Oversight of the Federal Bureau of Investigation
Statement for the Record
Good morning Chairman Leahy, Ranking Member Grassley, and members of the committee. I look forward to discussing the FBI’s programs and priorities for the coming year.
On behalf of the men and women of the FBI, let me begin by thanking you for your ongoing support of the Bureau. We pledge to be the best possible stewards of the authorities and the funding you have provided for us and to use it to maximum effect to carry out our mission.
Today’s FBI is a threat-focused, intelligence-driven organization. Each employee of the FBI understands that to mitigate the key threats facing our nation, we must constantly strive to be more efficient and more effective. Just as our adversaries continue to evolve, so, too, must the FBI. We live in a time of acute and persistent terrorist and criminal threats to our national security, our economy, and our communities. These diverse threats facing our nation and our neighborhoods underscore the complexity and breadth of the FBI’s mission.
We remain focused on defending the United States against terrorism, foreign intelligence, and cyber threats; upholding and enforcing the criminal laws of the United States; protecting privacy, civil rights and civil liberties; and providing leadership and criminal justice services to federal, state, municipal, and international agencies and partners. Our continued ability to carry out this demanding mission reflects the support and oversight provided by this committee.
The FBI is the lead domestic intelligence and law enforcement agency in the United States. Our complementary intelligence and law enforcement capabilities make up the key components of the Bureau’s national security mission. They also illustrate the unique authorities and mission we have in the U.S. Intelligence Community. We collect intelligence to understand and identify the threats to the nation. And when the time comes for action to prevent an attack, we disrupt threats using our law enforcement powers through our Joint Terrorism Task Forces (JTTFs).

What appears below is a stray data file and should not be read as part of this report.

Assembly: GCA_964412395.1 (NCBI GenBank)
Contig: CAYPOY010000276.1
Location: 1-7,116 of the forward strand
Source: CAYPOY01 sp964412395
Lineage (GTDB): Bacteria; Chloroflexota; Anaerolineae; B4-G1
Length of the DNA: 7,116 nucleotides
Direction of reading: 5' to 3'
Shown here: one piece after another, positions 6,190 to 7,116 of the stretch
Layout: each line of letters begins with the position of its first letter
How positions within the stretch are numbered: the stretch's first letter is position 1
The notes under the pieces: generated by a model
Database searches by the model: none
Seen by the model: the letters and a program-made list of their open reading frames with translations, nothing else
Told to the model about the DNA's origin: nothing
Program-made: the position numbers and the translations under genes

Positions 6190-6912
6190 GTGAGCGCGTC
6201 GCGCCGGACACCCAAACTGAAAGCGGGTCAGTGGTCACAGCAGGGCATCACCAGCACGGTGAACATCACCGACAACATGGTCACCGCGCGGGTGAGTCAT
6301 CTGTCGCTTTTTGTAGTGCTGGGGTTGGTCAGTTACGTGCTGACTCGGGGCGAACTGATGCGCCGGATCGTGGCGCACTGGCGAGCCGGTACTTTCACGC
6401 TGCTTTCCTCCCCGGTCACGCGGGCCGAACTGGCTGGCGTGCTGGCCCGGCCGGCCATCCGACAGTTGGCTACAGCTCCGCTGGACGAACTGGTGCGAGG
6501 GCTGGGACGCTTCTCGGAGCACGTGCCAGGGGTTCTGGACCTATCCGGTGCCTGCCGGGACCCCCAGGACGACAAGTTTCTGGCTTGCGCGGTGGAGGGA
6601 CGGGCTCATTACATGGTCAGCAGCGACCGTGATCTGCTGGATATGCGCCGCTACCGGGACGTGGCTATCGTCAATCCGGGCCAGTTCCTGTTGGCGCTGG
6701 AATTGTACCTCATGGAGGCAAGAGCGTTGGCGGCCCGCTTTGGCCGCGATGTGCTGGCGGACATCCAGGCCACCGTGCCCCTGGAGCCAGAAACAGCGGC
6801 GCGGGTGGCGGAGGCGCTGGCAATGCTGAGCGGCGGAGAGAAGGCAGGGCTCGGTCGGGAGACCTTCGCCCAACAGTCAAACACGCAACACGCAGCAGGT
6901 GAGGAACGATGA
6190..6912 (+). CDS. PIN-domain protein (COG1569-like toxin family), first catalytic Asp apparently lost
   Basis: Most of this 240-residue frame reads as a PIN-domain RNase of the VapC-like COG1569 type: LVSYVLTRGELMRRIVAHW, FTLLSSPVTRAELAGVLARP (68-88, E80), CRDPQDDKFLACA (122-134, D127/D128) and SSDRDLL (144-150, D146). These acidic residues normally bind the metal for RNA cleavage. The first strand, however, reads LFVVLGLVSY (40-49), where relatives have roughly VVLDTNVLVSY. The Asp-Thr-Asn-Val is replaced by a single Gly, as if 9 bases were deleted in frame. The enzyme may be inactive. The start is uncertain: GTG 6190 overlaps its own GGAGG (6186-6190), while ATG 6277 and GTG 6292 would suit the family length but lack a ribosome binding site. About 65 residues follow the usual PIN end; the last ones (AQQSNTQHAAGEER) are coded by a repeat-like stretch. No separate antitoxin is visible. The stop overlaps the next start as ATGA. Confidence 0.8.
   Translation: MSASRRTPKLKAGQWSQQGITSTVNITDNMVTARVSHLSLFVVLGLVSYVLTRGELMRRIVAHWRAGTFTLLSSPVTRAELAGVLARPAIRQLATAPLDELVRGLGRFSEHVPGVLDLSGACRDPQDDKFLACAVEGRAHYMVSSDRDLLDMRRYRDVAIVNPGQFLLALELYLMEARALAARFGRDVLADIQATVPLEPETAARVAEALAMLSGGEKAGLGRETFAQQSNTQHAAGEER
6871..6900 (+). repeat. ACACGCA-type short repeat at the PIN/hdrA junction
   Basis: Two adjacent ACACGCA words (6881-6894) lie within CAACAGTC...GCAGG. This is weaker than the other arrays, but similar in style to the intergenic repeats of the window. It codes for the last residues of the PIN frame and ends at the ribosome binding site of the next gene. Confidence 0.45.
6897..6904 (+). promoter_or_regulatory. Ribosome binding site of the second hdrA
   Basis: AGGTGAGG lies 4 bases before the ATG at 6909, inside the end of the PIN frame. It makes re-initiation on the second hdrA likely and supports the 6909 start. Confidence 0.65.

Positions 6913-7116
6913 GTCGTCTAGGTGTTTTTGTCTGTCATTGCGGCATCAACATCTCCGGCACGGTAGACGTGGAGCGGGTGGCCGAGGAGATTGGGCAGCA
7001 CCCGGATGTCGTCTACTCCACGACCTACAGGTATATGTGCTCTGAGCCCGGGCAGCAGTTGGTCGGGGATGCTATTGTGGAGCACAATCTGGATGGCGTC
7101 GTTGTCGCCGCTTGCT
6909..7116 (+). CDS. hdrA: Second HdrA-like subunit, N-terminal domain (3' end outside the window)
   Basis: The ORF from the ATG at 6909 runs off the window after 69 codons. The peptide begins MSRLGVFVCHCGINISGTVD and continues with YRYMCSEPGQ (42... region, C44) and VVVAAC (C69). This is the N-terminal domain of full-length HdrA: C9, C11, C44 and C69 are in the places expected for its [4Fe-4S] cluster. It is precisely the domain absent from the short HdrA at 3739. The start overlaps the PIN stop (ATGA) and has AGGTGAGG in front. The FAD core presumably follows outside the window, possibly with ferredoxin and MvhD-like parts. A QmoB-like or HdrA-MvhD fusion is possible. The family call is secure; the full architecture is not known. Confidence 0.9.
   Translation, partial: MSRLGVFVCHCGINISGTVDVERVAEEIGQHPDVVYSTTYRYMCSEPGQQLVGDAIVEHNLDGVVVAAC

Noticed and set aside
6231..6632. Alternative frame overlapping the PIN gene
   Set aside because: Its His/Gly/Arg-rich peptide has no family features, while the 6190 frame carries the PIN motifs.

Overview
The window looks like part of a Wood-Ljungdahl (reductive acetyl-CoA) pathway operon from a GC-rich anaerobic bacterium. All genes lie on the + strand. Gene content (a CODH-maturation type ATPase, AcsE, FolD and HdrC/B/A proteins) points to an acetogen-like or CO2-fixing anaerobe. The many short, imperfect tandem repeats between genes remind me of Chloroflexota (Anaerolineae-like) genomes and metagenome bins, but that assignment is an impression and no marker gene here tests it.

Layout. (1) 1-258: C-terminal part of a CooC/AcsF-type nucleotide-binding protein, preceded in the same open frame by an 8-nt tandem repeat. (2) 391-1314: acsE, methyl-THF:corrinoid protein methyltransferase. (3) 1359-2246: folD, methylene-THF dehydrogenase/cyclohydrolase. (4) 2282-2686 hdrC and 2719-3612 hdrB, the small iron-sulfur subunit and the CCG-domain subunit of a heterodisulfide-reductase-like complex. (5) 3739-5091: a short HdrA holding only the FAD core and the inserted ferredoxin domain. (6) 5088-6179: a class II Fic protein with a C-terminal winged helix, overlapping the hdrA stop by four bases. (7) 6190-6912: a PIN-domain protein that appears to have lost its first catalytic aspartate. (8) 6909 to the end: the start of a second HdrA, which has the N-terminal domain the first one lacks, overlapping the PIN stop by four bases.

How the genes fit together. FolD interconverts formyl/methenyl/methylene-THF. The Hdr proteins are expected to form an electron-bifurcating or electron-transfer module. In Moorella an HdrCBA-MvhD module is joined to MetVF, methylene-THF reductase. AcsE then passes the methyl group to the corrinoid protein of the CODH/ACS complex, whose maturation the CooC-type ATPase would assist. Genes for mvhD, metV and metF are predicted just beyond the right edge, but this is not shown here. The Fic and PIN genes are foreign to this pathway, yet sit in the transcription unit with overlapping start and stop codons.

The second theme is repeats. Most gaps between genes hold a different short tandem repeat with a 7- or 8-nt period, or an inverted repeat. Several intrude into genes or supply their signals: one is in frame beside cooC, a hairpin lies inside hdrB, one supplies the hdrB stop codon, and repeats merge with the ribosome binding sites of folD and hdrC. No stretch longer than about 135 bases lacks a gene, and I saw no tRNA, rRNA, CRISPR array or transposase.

Much of the FBI’s success can be credited to the longstanding relationships we enjoy with our intelligence, law enforcement, public, and private sector partners. With thousands of private and public business alliances and more than 4,100 JTTF members, including more than 1,500 interagency personnel from more than 600 federal, state, territorial, and tribal partner agencies, the FBI’s partnerships are essential to achieving our mission and ensuring a coordinated approach toward national security threats.
As the lead agency responsible for countering terrorist threats to the United States and its interests overseas, the FBI integrates intelligence and operations to detect and disrupt terrorists and their organizations.
Counterterrorism remains our top priority, and that isn’t likely to change. Overseas, the terrorist threat is complex and ever changing. We are seeing more groups and individuals engaged in terrorism, a wider array of targets, greater cooperation among terrorist groups, and continued evolution in tactics and communication.
Al Qaeda core isn’t the dominant force it once was, but it remains intent on causing death and destruction. Groups with ties to al Qaeda continue to present a top threat to our friends and partners, and, in some cases, to the United States and our interests abroad. We also have citizens traveling overseas—especially to Syria—and radicalizing there, and then coming home. And they are traveling from all over the United States to all parts of the world.
As the Boston bombings illustrate, we face a continuing threat from homegrown violent extremists. This threat is of particular concern. These individuals are self-radicalizing. They do not share a typical profile; their experiences and motives are often distinct. They are willing to act alone, which makes them difficult to identify and stop. This is not just a D.C., New York, or Los Angeles phenomenon; it is agnostic as to place.
We also face domestic terrorism from individuals and groups who are motivated by political, racial, religious, or social ideology—ideology fueled by bigotry and prejudice—as we saw in Overland Park, Kansas.
We in the FBI have a strong working knowledge of these groups and their general membership. Here, too, it’s the lone offenders that trouble us. They stand on the periphery. We may not know of them because their actions do not predicate an investigation. Most of the time, domestic extremists are careful to keep their actions within the bounds of constitutionally protected activity. And for the FBI, protecting those civil liberties—such as freedom of speech—is of paramount importance, no matter how hateful that speech might be. We only get involved when words cross the line into illegal activity.